Upper South

February, 2011
Regional Report

Favorite or New Plant

Snowdrops
Because of the unusually harsh winter this year, the snowdrops that usually start blooming in January waited until February to hit their stride. No matter, the large clump I have by my kitchen steps never fails to bring a smile with their dauntless ability to survive winter's worst. The common snowdrop, Galanthus nivalis, and the giant snowdrop, Galanthus elwesii, are the most widely grown. They grow about 4 inches tall, with one-half to one-inch nodding white flowers marked with green, with the giant snowdrop having slightly larger flowers and broader leaves. Plant the bulbs in the fall at a depth three times the height of the bulb. Choose a site with full sun to partial shade and moist, well-drained soil. Bulbs will naturally divide or reseed, eventually forming small clumps. To propagate, lift and divide the clumps just after flowering, replanting immediately. Allow leaves to die back naturally.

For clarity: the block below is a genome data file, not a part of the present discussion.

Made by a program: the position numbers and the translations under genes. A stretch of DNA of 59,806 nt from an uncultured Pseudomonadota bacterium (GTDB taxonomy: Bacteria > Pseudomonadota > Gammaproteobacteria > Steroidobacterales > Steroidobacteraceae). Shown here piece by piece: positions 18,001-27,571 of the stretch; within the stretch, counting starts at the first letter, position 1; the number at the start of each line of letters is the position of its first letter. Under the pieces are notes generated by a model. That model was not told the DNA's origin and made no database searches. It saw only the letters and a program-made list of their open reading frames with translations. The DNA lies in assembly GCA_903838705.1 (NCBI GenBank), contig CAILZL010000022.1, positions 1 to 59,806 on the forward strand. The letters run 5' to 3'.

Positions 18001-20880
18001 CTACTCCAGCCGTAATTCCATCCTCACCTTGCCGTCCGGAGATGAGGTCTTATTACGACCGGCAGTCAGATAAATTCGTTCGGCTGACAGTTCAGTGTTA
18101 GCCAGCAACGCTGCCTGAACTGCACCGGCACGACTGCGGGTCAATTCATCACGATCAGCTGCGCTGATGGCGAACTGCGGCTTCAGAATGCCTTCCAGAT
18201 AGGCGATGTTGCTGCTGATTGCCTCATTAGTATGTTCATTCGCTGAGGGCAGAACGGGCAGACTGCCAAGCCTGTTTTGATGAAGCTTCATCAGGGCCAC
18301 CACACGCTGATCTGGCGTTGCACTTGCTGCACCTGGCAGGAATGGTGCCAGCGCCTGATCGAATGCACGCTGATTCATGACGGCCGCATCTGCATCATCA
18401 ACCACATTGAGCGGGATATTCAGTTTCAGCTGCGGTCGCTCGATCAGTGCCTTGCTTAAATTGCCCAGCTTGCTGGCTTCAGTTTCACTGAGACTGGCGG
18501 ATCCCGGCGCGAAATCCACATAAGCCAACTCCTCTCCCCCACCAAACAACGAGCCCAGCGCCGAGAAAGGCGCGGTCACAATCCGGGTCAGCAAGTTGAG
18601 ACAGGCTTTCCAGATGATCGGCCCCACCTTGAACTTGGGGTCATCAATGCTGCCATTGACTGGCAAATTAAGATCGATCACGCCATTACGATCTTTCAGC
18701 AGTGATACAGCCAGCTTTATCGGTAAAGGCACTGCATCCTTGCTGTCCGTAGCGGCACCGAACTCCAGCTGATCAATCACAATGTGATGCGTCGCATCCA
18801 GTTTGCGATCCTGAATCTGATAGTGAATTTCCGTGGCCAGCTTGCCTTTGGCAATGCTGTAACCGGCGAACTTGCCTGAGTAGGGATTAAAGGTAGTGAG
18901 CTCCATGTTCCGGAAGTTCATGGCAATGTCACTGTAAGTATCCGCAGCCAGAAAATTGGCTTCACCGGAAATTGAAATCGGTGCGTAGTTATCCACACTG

Clever Gardening Technique

Determining Soil Moisture
With practice, you'll almost instinctively know when your garden soil is dry enough to prepare or plant. A good way to learn is to scoop up a handful of soil and squeeze, then open your hand. If the soil stays in a tight ball, wait a few more days. However, if you gently poke the soil ball and it breaks apart, it's okay to get gardening. Why is it important to not work wet soil? Because, by doing so, you'll destroy the soil structure, or, in other terms, your soil will more closely resemble brick.

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Special Report - Garden to Table

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